Practices of the ancients aid modern prayers

October 24, 2013

'Teach Us to Pray' Series

From and the United Methodist News Service

By Emily Snell

A resurgence of ancient prayer practices has United Methodists and others across the United States experiencing traditional spiritual exercises in new ways.

These practices include acts such as contemplative prayer through silence, creativity or nature and use of spiritual tools like prayer beads and icons.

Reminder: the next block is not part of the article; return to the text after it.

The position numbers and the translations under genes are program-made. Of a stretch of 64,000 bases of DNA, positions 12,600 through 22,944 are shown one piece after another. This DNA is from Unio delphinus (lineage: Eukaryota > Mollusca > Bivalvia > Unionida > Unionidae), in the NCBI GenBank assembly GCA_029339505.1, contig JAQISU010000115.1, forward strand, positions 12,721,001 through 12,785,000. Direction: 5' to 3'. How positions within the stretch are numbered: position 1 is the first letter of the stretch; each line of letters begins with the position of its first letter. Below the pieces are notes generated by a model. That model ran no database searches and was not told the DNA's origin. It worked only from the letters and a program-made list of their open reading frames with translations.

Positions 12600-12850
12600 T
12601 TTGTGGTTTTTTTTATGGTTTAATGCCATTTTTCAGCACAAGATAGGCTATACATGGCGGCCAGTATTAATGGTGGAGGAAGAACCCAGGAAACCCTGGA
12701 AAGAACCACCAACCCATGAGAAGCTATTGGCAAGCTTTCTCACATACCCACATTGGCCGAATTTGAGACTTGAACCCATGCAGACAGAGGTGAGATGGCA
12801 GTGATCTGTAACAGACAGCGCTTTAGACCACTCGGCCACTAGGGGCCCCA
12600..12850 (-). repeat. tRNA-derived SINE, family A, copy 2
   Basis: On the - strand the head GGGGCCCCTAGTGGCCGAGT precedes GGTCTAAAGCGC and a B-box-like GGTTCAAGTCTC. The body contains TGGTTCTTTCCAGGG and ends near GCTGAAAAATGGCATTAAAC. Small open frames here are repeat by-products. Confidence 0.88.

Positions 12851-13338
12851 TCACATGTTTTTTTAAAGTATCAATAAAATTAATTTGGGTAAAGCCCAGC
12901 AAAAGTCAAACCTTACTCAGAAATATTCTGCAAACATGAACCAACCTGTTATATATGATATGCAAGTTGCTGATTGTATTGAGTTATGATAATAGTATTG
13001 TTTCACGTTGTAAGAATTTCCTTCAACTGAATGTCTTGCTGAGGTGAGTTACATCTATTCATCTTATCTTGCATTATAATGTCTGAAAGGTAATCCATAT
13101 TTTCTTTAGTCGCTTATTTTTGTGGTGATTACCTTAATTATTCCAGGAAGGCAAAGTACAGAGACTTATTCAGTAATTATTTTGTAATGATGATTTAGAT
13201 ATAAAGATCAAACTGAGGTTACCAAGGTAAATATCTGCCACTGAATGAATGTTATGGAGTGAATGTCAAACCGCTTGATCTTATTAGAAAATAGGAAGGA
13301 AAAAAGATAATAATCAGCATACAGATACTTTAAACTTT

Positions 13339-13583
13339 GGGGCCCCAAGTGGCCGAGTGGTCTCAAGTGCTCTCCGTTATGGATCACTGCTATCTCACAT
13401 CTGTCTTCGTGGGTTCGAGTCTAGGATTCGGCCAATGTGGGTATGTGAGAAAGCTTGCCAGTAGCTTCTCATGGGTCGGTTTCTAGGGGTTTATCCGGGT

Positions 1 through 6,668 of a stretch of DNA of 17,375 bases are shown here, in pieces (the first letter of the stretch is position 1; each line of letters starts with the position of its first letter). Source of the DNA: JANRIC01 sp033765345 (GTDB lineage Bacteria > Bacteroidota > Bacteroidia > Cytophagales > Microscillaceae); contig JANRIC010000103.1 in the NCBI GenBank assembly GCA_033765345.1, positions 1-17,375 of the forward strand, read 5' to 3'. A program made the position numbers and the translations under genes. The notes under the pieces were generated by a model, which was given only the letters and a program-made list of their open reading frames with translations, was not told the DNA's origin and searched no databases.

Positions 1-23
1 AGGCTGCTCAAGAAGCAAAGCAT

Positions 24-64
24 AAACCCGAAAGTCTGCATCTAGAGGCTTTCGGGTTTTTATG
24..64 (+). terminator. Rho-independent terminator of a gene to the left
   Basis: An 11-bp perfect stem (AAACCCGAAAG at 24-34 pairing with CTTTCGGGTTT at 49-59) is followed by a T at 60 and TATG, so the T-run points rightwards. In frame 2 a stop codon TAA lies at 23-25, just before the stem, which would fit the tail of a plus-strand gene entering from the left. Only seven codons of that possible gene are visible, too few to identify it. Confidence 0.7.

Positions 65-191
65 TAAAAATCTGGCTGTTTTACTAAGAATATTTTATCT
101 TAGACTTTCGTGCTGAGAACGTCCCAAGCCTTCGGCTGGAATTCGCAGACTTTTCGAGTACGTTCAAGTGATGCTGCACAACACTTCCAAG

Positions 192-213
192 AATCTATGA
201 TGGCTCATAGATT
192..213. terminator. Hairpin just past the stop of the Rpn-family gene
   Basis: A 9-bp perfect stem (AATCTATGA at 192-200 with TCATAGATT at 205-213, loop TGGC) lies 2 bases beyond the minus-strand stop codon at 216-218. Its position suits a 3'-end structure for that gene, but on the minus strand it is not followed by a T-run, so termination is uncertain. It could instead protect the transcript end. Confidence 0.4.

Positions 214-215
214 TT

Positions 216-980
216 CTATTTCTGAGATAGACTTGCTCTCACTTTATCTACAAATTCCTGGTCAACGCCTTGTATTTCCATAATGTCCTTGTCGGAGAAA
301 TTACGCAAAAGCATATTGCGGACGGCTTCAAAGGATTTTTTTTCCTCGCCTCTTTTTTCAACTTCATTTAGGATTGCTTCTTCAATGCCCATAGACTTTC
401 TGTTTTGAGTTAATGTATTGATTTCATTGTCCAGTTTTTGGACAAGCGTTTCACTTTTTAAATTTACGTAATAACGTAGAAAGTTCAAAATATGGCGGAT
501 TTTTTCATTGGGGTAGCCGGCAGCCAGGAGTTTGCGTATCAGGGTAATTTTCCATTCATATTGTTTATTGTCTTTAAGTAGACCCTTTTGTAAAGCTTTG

The Rev. Daniel Wolpert, pastor at First Presbyterian Church in Crookston, Minn., is the author of Creating a Life with God and Leading a Life with God, two books published by The Upper Room that discuss forms of contemplative prayer and how they can change individuals and churches.

Contemplative practices allow people to hear God, he said, by minimizing the noise and busyness often present in American culture.

"They give us an opportunity to experience this Being that is very close to us, but that is, at the same time, separate from the individual workings of our mind," Wolpert says.

Read the full Interpreter article HERE.